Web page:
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Caries Management ( Diagnosis & Treatment strategies). Professor Dr. Inas Al- Rawi.

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Presentation on theme: "Caries Management ( Diagnosis & Treatment strategies). Professor Dr. Inas Al- Rawi."— Presentation transcript:

1 Caries Management ( Diagnosis & Treatment strategies). Professor Dr. Inas Al- Rawi

2 Cervical lesions Class V lesions are those carious and non carious defects found in the gingival third of the facial and lingual tooth surfaces.

3 - well-defined margins - hard smooth surfaces - normally free of plaque Abrasion Abrasion lesions are worsened in an acidic oral environment the abrasive object can more readily remove tooth mineral that is softened by acid Abrasion: Treatment Identify the cause Modify habits (oral hygiene, diet) Fluoride, especially if the oral cavity is acidic (active) Consider restoration of lesions

4 Erosion in enamel – Obvious loss of enamel – Dentine not exposed Erosion in dentine – Dentine involved: Erosion. these cases the oral lesions generally present a rounded-cupped out defects

5 Erosion: Simple advice for patients Drink water (or milk) ! Avoid/limit intake of very acidic drinks and food Finish meals with neutral food, e.g. cheese Use a straw, do not rinse mouth with acidic drinks Do not brush teeth right after acidic drinks/food, rinse with water before brushing Use a soft toothbrush and toothpaste with low abrasive effect Regular local F-treatment ( F-conc. if active, sensitive lesions)

6 (Abfraction) Cervical lesions caused by abnormal occlusal loading leading to mechanical andchemical wear Under large occlusal forces or offaxis loading of tooth cusps, the teeth experience microscopic levels of bending at the CEJ, leading to concentration of stress and microcrack formation These areas are more susceptible to mineral loss in connection with abrasion and erosion Clinicalfeatures – Wedge-shaped non-carious defects that look like abrasion lesions Abfraction: Consequences Sensitivity Weakening of the tooth Reduced lifetime of restorations (GIC, ceramics) PossibleTMD(temporomandibular dysfunction) Tooth fracture and wear Residual endo/perio lesions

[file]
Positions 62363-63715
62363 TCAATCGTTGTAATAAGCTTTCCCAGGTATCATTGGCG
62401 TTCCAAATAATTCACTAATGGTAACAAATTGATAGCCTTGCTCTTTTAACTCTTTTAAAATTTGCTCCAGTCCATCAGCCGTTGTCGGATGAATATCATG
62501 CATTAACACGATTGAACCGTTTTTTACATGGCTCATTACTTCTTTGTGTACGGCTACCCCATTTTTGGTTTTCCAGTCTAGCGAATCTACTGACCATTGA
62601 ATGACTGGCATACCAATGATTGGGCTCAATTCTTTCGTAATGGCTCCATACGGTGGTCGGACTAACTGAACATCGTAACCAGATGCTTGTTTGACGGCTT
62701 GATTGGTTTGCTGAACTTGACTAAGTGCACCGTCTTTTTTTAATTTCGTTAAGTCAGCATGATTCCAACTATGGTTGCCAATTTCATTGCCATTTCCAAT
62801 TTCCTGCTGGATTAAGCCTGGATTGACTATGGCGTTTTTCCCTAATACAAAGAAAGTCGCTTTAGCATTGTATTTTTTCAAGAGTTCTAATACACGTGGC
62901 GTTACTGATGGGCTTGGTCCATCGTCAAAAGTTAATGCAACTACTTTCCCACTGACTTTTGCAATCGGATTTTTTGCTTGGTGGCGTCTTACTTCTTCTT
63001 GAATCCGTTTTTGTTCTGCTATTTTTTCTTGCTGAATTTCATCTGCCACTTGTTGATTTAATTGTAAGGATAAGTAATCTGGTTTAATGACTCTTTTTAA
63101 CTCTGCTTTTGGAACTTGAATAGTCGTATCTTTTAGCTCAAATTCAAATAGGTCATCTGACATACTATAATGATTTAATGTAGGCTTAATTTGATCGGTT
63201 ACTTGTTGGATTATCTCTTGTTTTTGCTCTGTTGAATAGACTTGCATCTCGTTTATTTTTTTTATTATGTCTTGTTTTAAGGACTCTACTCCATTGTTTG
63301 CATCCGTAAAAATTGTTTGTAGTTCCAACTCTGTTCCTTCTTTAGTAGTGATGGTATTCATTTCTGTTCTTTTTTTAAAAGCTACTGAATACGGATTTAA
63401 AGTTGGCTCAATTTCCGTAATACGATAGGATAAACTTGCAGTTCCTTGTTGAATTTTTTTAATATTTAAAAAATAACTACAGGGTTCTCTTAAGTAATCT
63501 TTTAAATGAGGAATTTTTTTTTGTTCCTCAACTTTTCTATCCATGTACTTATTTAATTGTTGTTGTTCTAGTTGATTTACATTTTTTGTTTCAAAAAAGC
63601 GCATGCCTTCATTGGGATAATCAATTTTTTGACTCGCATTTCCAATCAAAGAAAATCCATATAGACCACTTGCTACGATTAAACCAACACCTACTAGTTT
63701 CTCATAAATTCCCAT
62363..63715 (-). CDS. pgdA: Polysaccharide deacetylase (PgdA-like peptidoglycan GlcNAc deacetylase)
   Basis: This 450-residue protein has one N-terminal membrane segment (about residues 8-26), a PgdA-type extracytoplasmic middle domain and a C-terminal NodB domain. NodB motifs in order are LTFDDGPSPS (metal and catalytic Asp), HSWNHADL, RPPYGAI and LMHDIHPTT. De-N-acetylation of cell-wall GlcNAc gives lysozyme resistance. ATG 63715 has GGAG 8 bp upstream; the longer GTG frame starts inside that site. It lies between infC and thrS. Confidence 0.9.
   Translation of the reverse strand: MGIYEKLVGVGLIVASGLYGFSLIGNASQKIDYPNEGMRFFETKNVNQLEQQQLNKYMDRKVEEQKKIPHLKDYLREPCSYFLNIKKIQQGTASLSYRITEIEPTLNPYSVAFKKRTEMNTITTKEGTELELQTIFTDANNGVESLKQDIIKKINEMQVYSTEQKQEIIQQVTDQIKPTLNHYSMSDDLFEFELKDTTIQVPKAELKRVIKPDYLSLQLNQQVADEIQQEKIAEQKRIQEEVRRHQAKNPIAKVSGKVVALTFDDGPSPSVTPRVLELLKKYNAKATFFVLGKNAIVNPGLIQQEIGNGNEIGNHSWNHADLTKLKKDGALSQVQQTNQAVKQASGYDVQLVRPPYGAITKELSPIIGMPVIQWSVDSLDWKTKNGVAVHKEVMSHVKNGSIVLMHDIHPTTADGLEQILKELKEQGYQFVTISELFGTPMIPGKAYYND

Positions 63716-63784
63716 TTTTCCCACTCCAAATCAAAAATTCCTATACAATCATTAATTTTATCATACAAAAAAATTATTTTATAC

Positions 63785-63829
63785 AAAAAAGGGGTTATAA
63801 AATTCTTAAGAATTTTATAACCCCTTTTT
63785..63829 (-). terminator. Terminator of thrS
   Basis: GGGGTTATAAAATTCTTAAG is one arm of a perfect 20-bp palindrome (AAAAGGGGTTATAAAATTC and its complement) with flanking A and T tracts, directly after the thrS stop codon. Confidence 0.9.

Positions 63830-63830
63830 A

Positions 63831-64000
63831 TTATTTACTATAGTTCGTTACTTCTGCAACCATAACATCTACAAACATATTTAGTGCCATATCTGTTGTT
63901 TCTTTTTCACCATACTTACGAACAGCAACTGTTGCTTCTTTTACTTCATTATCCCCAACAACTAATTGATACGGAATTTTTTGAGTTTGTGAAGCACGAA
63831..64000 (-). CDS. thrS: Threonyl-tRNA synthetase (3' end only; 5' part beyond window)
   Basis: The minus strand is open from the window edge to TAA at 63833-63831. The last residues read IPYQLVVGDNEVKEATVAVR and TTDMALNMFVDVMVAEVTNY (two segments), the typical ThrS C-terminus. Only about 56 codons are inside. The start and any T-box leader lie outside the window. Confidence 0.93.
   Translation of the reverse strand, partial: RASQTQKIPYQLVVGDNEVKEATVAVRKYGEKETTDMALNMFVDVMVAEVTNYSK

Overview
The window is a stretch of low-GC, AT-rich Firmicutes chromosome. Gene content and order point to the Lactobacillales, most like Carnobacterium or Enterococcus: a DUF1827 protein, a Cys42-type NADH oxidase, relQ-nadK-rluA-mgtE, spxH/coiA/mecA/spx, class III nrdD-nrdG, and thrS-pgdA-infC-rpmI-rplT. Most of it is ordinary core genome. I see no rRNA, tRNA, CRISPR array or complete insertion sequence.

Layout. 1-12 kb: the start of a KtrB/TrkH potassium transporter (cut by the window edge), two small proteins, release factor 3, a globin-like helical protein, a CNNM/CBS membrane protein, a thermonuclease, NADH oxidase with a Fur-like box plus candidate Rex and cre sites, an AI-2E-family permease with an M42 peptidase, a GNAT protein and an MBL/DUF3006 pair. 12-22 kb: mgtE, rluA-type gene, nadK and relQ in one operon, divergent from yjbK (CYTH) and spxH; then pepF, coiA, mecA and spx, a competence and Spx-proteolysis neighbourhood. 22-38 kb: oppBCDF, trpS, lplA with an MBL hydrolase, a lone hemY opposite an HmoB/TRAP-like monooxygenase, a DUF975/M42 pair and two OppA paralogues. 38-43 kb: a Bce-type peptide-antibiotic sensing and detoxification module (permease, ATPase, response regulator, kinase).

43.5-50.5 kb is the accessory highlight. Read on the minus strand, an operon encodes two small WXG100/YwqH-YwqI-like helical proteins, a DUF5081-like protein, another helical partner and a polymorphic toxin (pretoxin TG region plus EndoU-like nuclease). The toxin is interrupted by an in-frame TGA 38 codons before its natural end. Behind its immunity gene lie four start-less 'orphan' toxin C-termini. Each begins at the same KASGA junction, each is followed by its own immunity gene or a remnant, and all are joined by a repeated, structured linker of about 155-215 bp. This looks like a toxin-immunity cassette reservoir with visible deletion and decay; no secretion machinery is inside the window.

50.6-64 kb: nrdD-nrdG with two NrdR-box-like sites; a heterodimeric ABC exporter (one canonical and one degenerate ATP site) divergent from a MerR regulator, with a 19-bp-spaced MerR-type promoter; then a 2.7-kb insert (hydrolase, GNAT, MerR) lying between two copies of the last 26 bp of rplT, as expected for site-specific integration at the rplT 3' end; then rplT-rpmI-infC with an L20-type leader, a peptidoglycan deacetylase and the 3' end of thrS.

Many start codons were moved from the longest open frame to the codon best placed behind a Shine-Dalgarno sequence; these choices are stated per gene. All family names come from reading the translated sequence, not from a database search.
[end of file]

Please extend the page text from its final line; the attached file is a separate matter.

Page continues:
7 Note same notch - Proof it is the same tooth. Half of the notch is below the gum level. It would be impossible for toothbrushing to cause this abfraction.

8 Treatment – General guidelines Non-carious lesions should be considered for restoration when the lesions are: carious deep enough that tooth integrity or pulp are in danger sensitive (conservative desensititizing methods do not help) aesthetically unacceptable involved in a partial prosthesis design

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10 Restorative materials used in class V restorations: 1-Non esthetic materials. 2-Esthetic materials: -Resin composite. -Resin composite with glass-ionomer base GIC(sandwitch technique.) -Flowable resin composite. -Glass ionomer cement. -Porcelain inlay(not widely used).

11 Sandwich technique (laminated technique): This technique is useful combining the advantages of both GIC and composite resin. GIC, is used as intermediate layer between dentin and resin composite, it replaces the missing dentin and reduce micro leakage and increase retention.This technique could be open or closed,open technique in which the GIC at the gingival margin is exposed to oral cavity, while in closed technique the GIC is completely covered by resin composite to enhance esthetic and polishability and increase abrasion resistance of the restoration.

12 Dentinal sensitivity: It is a problem often associated with gingival recession and non- carious cervical lesions. Treatment: Dentinal hypersensitivity secondary to gingival recession is best treated surgically. -Treatment or prevention of hypersensitivity is accomplished by the use of some method to occlude the open dentinal tubules by 1-Dentin adhesives. 2-Oxalate solutions. 3-Stanous fluoride. 4-Potassium nitrate available in dentifrices or as agel for application in the dental office.


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